Electrophysiological actions of acetate, a metabolite of ethanol, on hippocampal dentate granule neurons: interactions with adenosine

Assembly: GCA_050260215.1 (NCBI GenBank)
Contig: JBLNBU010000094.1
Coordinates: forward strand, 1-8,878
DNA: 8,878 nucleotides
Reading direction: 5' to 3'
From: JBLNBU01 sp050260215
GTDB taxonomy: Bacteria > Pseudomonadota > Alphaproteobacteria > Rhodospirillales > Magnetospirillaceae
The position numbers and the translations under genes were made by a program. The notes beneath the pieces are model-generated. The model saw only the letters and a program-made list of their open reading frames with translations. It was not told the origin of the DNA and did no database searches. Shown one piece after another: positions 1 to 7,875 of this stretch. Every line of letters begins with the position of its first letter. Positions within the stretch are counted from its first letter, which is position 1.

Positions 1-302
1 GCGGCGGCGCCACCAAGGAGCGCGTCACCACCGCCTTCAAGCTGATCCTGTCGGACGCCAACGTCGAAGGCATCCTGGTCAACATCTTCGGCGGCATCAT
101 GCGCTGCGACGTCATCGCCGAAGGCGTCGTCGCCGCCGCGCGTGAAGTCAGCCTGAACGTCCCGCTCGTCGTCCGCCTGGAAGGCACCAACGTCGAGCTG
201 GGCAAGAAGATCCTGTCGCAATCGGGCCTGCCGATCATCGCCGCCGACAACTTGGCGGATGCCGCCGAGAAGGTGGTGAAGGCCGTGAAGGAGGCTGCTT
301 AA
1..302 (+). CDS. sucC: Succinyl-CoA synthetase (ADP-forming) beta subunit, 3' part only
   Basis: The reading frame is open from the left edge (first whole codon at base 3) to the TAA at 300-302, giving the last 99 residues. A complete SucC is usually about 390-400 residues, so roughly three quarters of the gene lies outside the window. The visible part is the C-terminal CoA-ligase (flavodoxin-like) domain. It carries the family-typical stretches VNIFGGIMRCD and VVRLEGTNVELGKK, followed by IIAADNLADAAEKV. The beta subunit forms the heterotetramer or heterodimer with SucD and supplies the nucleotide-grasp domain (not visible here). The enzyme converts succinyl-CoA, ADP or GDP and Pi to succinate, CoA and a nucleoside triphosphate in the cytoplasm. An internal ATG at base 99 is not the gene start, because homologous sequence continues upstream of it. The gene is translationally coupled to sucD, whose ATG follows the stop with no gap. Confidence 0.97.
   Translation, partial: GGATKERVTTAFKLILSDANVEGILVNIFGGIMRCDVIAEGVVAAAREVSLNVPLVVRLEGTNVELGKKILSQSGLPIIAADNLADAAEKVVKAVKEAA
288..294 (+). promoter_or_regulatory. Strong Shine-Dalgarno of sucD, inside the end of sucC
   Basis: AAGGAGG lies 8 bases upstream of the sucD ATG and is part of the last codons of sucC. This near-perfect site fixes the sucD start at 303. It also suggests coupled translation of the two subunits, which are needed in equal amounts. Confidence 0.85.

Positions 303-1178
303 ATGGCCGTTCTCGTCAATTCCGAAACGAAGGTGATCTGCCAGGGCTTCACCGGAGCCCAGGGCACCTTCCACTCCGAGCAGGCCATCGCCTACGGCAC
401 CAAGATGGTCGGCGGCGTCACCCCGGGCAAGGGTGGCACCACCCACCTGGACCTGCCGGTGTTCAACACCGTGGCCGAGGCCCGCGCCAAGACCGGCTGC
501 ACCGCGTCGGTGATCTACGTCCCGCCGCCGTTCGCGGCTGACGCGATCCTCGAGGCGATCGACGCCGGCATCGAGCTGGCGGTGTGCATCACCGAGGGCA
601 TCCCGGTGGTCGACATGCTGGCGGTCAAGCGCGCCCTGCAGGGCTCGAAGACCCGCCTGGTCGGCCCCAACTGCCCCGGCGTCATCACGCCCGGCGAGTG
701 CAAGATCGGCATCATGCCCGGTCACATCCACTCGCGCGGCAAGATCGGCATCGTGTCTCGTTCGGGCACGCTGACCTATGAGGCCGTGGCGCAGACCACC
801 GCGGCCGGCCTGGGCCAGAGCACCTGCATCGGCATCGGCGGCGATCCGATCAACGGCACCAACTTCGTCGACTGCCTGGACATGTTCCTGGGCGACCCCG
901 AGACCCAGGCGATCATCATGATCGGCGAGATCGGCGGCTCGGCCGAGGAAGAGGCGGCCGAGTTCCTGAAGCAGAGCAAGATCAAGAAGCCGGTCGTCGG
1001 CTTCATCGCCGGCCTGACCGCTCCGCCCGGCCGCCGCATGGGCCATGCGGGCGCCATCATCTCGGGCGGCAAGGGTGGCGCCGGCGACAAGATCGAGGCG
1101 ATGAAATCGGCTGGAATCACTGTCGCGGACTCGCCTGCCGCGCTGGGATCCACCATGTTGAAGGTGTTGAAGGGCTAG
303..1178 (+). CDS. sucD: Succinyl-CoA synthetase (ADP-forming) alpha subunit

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Acetate is the primary breakdown product of ethanol metabolism in the liver and has been found in the brain following ethanol ingestion in rats. Systemically administered acetate has been shown to cause motor impairment, an effect which is blocked by the adenosine receptor blocker, 8-phenyltheophylline (8-PT). The effects of sodium acetate were investigated in this study using intracellular recording techniques in rat hippocampal dentate granule cells, and were compared to the actions of ethanol and adenosine individually and in conjunction with 8-PT. Acetate hyperpolarized the membrane at 0.4-0.8 mM. The amplitude and duration of the postspike train afterhyperpolarization (AHP) were increased by acetate when the cell was repolarized to the control resting membrane potential. Comparable results were seen in voltage clamp. Acetate also decreased spike frequency adaptation. The effects of acetate were mimicked by adenosine (50 microM) and ethanol (20 mM). The ethanol effects occluded those produced by acetate. All of the effects of acetate, adenosine and ethanol could be inhibited with prior perfusion of 8-PT (1-10 microM). These data suggest that the actions of the major metabolite of ethanol, acetate, may be mediated by adenosine receptor activation.
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